It is often said that the real campaign starts with the first debate. This election, which has been fairly quiet so far, is no exception. Last night's “head-to-head" debate (Face-à-Face) on the TVA network in Quebec marked the beginning of the last stretch before the general election on September 20.
The four leaders approached the debate with the objective of winning points in Quebec (or at least not losing any) while avoiding to cause any controversy elsewhere in Canada. They succeeded. Although the leaders of the four major Canadian parties all offered good performances, we would be tempted to say that the real winner of this confrontation has been the French language. For a rare occasion in this kind of event, the theme of French language was addressed by all four leaders. These leaders also mastered French well enough to last two hours in a debate, something that had never been seen before.
Justin Trudeau had a huge challenge ahead of him. After six years in office, he not only had to convince voters that he still has more to accomplish, but he also had to explain why it was necessary to call an election two years after the most recent one, in the midst of a pandemic. Last night, the incumbent Prime Minister showed some of the passion he seemed to lack since the beginning of the campaign, especially regarding the issue of vaccination. This should help revive his campaign.
Quebecers, who don't know Erin O'Toole very well, now know that he has a plan. Very comfortable in French, the Conservative leader avoided falling into the traps set by his opponents. The poor performance of his predecessor, Andrew Scheer, in the 2019 election served as a lesson to Mr. O'Toole who managed to get through the two-hour debate without any major blunders, which represents a gain for the Conservatives.
After a slow start, Jagmeet Singh regained his composure when the issue of systemic racism was raised. He also showed a lot of compassion throughout the debate. This is not the NDP leader's first campaign and it shows. We can also see that he has learned a lot about Quebec over the past few years. Hours before the debate, he even offered and served his own poutine recipe to the voters of Rosemont—La Petite-Patrie in a food truck.
Finally, it's undeniable Yves-François Blanchet is particularly at ease in this type of confrontation. A natural debater, he had to refrain from showing his heated character and avoid behaving in an arrogant manner. Mission accomplished for the Bloc leader who was advantaged by the facts that French is his native language and that he does not have to defend a record or present a plan to govern the country.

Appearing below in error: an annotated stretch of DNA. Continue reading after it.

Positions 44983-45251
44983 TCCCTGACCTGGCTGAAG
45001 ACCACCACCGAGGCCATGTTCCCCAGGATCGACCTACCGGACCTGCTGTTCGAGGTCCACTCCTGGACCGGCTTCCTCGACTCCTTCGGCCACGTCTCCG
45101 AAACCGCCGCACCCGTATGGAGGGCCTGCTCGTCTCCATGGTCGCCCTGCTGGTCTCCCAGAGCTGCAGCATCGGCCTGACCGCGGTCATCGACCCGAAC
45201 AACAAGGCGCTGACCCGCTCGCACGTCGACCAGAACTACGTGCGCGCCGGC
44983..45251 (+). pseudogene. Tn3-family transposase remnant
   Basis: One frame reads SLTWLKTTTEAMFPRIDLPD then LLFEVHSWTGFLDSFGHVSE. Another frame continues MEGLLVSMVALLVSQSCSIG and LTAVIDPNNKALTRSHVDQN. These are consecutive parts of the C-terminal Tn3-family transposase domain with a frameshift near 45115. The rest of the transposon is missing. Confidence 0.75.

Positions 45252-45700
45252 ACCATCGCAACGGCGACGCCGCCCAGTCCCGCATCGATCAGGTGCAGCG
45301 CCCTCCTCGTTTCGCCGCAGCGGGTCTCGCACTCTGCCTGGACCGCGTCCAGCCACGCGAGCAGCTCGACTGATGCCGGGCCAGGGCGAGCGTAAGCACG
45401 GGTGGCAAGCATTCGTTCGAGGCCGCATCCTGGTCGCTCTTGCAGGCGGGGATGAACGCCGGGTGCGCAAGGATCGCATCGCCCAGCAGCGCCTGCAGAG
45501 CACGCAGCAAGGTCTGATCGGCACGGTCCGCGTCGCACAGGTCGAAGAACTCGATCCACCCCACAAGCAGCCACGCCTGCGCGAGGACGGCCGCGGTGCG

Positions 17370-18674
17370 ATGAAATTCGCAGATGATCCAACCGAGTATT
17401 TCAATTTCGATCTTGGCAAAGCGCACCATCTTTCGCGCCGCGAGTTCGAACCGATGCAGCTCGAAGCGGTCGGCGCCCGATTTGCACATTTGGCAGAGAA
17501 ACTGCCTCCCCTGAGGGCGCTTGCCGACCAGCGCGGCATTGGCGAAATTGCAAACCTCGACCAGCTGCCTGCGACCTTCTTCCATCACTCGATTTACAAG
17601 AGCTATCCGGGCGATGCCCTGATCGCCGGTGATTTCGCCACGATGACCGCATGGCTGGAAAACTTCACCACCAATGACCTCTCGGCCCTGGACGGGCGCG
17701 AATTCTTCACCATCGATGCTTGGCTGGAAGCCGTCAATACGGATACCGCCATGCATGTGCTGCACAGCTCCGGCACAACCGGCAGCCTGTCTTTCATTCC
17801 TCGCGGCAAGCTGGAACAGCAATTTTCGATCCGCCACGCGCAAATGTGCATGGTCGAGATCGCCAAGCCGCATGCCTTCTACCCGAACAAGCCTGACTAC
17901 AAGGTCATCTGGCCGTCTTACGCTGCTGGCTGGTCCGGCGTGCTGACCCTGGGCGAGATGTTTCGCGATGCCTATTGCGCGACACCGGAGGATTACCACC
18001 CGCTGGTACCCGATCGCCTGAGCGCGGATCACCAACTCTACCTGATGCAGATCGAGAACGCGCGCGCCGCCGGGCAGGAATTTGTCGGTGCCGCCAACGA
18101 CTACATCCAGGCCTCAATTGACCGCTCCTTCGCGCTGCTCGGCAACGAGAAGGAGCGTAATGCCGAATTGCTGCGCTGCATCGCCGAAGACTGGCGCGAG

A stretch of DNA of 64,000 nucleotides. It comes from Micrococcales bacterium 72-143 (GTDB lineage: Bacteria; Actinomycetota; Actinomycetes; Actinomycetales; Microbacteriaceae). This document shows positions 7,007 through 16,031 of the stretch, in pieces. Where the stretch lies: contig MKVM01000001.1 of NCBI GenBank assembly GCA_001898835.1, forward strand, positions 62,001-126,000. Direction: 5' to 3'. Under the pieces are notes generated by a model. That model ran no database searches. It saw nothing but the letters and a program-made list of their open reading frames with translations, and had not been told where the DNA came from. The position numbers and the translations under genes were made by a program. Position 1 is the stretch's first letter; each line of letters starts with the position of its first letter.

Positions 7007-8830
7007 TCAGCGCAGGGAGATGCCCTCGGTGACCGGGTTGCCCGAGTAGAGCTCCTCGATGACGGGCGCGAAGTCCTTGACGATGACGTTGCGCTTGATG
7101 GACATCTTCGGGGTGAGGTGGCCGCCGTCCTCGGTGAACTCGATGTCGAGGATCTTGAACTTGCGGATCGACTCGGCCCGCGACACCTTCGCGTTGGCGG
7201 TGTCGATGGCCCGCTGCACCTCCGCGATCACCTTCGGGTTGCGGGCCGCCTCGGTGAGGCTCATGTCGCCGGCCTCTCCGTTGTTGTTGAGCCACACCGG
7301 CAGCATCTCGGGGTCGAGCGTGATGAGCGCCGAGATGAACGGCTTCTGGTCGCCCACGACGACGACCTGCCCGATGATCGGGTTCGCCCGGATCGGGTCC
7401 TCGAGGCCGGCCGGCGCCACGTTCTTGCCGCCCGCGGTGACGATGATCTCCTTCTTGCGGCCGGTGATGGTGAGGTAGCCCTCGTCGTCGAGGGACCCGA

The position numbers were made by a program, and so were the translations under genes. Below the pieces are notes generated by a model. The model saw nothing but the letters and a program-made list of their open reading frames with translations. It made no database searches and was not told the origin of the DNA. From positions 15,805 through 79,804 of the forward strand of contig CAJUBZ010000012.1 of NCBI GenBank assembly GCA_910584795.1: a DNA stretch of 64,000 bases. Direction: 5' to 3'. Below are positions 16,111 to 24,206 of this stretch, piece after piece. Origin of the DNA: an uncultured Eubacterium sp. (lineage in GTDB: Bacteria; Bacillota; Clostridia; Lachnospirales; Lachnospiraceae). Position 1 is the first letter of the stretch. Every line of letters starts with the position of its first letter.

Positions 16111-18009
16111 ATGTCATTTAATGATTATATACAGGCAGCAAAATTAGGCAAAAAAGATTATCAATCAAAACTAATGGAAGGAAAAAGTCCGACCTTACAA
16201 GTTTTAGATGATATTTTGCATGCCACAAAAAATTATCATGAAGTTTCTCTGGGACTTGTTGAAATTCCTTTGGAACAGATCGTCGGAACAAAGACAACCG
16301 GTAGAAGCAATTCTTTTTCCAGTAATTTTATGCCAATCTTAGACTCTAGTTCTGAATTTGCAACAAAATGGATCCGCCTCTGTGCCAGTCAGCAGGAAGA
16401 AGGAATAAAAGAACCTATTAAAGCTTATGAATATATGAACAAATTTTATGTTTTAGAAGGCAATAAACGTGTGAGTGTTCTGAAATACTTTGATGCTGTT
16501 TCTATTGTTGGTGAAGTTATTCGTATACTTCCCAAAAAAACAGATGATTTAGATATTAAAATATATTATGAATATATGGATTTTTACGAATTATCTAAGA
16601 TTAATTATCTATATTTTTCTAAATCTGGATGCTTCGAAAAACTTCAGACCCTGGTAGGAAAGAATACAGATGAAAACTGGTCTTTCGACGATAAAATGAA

Best quotes of the debate
(All quotes are translated since the debate was held in French).
"Our democracy is more resilient than the pandemic." (Justin Trudeau when defending his choice to call an election while the pandemic is still ongoing)
"We don't want more bureaucrats, we want more nurses." (Yves-François Blanchet on federal health transfers)
"We have a choice between more oil and full oil." (Jagmeet Singh commenting on Liberal and Conservative positions on climate change)
"The provinces need a partner, not a father." (Erin O'Toole on respecting provincial jurisdictions)
"Moderna in Quebec or in Ontario?" (Host Pierre Bruneau when questioning leaders on the future location of Moderna's vaccine plant)
Impact on the rest of the campaign
It remains to be seen whether the debate will have an impact on the numbers in the various national polls in the coming days. Leaders who can claim to have scored points will undoubtedly repeat their catchphrases on all the platforms and will want to take advantage of the momentum.
If the polls shift, we'll see the effects early next week and it's a safe bet that this new dynamic will then determine the importance of the next debates, which will be held by the CBC and Radio-Canada consortium on September 8 and 9. In the meantime, as each of the candidates had some good moments to showcase, it is likely that the next few days will be exciting and that the tone will become increasingly acrimonious.
It's September 3, and the 2021 election campaign has now really taken off!
Consult our 2021 Federal Election section to get the latest perspectives from our experts.
——— Guillaume Normandin is a former Consultant at NATIONAL Public Relations